Belmont Intern., Inc. v. American Intern. Shoe Co.

Decision Date23 April 1992
Docket NumberCV-88-537-RE
Citation313 Or. 112,831 P.2d 15
Parties, 17 UCC Rep.Serv.2d 415 BELMONT INTERNATIONAL, INC., Plaintiff-Appellant, v. AMERICAN INTERNATIONAL SHOE COMPANY, First Interstate Bank of Oregon, N.A., and Richard Wurth, Defendants-Appellees. USDC; USCA 88-4460; SC S37322.
CourtOregon Supreme Court

I. Franklin Hunsaker, of Bullivant, Houser, Bailey, Pendergrass & Hoffman, Portland, argued the cause and filed the briefs, for plaintiff-appellant. With him on the briefs were Thomas A. Gordon and Randy L. Arthur, Portland.

Lee C. Nusich, Portland, argued the cause, for defendants-appellees First Interstate Bank of Oregon, N.A. Jeffrey M. Batchelor, of Lane Powell Spears Lubersky, Portland, filed the brief.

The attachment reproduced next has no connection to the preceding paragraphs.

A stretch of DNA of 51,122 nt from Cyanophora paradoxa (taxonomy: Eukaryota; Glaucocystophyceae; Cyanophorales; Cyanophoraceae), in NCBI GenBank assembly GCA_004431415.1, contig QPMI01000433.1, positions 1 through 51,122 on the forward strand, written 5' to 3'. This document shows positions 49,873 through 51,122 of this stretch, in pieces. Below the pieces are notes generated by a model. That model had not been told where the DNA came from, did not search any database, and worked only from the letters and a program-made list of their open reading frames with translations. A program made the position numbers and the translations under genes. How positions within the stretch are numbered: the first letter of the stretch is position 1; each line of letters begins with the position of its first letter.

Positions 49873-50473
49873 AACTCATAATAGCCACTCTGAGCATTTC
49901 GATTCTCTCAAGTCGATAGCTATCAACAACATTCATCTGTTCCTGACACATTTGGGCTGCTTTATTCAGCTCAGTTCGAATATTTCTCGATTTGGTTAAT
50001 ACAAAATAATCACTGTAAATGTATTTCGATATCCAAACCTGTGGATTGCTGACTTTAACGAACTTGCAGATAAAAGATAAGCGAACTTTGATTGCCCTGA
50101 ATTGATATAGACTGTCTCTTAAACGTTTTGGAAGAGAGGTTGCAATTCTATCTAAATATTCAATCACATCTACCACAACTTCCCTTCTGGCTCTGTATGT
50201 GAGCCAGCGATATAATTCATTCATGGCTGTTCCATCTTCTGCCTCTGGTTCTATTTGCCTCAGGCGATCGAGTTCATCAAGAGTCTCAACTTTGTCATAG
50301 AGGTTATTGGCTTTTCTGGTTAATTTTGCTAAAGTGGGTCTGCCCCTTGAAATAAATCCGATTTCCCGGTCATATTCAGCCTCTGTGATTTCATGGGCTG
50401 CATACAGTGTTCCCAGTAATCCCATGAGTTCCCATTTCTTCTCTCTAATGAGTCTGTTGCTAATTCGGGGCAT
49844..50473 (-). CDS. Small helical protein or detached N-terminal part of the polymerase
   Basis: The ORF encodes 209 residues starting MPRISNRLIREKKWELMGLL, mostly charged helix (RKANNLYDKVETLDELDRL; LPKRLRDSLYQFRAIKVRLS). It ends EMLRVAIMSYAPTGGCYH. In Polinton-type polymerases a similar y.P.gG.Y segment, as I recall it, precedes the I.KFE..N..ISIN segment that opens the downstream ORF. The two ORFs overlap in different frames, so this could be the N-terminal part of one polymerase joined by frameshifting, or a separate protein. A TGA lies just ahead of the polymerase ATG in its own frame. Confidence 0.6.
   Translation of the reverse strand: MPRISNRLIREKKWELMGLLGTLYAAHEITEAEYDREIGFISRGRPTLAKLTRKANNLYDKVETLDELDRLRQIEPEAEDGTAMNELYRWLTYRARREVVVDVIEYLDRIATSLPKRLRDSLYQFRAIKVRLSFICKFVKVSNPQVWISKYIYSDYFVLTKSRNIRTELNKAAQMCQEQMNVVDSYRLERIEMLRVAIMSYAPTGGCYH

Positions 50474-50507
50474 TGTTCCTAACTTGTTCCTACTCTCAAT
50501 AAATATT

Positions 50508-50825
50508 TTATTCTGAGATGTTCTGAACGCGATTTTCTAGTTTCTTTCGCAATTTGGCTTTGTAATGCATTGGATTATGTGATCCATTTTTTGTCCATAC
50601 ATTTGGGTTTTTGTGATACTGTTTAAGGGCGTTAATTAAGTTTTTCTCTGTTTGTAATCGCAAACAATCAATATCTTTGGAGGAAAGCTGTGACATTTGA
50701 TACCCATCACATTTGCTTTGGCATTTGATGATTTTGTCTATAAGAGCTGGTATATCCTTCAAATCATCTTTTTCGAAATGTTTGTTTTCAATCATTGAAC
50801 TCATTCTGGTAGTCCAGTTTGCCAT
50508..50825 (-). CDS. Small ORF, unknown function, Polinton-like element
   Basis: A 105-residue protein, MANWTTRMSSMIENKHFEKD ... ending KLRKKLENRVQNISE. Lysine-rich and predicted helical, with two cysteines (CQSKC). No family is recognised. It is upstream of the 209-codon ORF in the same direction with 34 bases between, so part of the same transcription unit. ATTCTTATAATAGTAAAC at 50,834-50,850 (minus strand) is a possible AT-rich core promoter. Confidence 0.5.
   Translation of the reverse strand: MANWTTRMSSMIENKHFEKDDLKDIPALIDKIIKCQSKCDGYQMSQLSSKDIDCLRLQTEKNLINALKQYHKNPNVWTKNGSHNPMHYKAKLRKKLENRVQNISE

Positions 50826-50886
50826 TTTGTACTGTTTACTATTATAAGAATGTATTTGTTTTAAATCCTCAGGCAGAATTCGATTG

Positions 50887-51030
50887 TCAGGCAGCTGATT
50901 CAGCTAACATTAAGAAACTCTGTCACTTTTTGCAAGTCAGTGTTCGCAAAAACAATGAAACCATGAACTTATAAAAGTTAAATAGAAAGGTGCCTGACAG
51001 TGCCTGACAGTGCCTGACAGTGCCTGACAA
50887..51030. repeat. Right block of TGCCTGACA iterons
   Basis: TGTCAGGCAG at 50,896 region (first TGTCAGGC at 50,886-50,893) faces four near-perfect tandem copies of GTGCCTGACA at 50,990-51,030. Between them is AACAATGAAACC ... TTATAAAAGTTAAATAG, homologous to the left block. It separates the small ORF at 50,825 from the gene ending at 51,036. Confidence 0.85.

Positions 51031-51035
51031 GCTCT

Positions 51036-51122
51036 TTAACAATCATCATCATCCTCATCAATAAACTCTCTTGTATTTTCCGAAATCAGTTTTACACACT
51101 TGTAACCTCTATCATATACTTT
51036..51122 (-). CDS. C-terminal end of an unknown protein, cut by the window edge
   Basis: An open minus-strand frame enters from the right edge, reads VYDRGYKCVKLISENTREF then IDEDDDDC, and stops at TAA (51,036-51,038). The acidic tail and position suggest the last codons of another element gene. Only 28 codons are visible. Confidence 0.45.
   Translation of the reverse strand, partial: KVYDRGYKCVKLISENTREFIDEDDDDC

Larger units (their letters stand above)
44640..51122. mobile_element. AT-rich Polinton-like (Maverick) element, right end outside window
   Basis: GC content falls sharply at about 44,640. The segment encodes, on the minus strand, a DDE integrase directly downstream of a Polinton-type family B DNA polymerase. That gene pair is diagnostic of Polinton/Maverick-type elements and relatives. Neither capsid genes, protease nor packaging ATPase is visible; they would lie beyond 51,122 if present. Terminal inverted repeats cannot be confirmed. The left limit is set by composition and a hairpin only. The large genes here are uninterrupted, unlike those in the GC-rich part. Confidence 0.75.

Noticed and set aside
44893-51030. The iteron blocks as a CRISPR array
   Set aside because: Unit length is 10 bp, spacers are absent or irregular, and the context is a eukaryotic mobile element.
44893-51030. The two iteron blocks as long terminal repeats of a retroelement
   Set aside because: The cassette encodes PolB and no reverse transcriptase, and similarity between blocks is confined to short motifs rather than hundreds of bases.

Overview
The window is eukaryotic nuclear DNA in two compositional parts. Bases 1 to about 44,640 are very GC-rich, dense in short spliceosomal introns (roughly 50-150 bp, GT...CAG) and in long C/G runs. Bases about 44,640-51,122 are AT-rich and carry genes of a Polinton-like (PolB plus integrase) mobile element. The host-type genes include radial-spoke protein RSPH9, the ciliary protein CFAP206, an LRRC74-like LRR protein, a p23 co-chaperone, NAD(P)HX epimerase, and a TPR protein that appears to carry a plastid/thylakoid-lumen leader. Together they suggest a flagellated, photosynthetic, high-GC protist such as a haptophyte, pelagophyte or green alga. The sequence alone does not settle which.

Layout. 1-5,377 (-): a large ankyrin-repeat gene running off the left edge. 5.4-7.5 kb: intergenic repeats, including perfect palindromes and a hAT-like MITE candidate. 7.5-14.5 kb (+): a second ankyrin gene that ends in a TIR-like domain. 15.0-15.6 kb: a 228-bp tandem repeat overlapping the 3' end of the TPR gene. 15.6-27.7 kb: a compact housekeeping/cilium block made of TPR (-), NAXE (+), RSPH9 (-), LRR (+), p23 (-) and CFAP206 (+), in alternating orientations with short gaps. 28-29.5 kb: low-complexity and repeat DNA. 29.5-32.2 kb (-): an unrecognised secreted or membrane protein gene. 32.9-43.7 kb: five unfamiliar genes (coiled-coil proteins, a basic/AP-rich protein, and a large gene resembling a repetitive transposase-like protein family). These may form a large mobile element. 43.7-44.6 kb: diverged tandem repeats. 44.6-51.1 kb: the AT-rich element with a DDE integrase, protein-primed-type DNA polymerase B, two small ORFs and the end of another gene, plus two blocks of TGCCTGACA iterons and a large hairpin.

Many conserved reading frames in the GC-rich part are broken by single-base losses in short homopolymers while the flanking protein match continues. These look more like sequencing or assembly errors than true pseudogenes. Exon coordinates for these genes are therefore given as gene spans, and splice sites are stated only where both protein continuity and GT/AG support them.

GILLETTE, Justice.

This case is before this court on certification from the United States Court of Appeals for the Ninth Circuit pursuant to ORS 28.200 to 28.255. 1 907 F.2d 154. See Western Helicopter v. Rogerson Aircraft, 311 Or. 361, 811 P.2d 627 (1991) (setting out and explaining the certification process). The five questions certified are:

"1. Does ORS 72.3260 apply to money collected "on open account" from customers of the consignee?

"2. Does ORS 79.3015 apply to money collected "on open account" from customers of the consignee?

"3. Assuming that either ORS 72.3260 or ORS 79.3015 applies, would a consignor, who did not file or otherwise protect itself under those sections, have priority in the proceeds of a consignment sale over a secured creditor with actual knowledge of the consignment?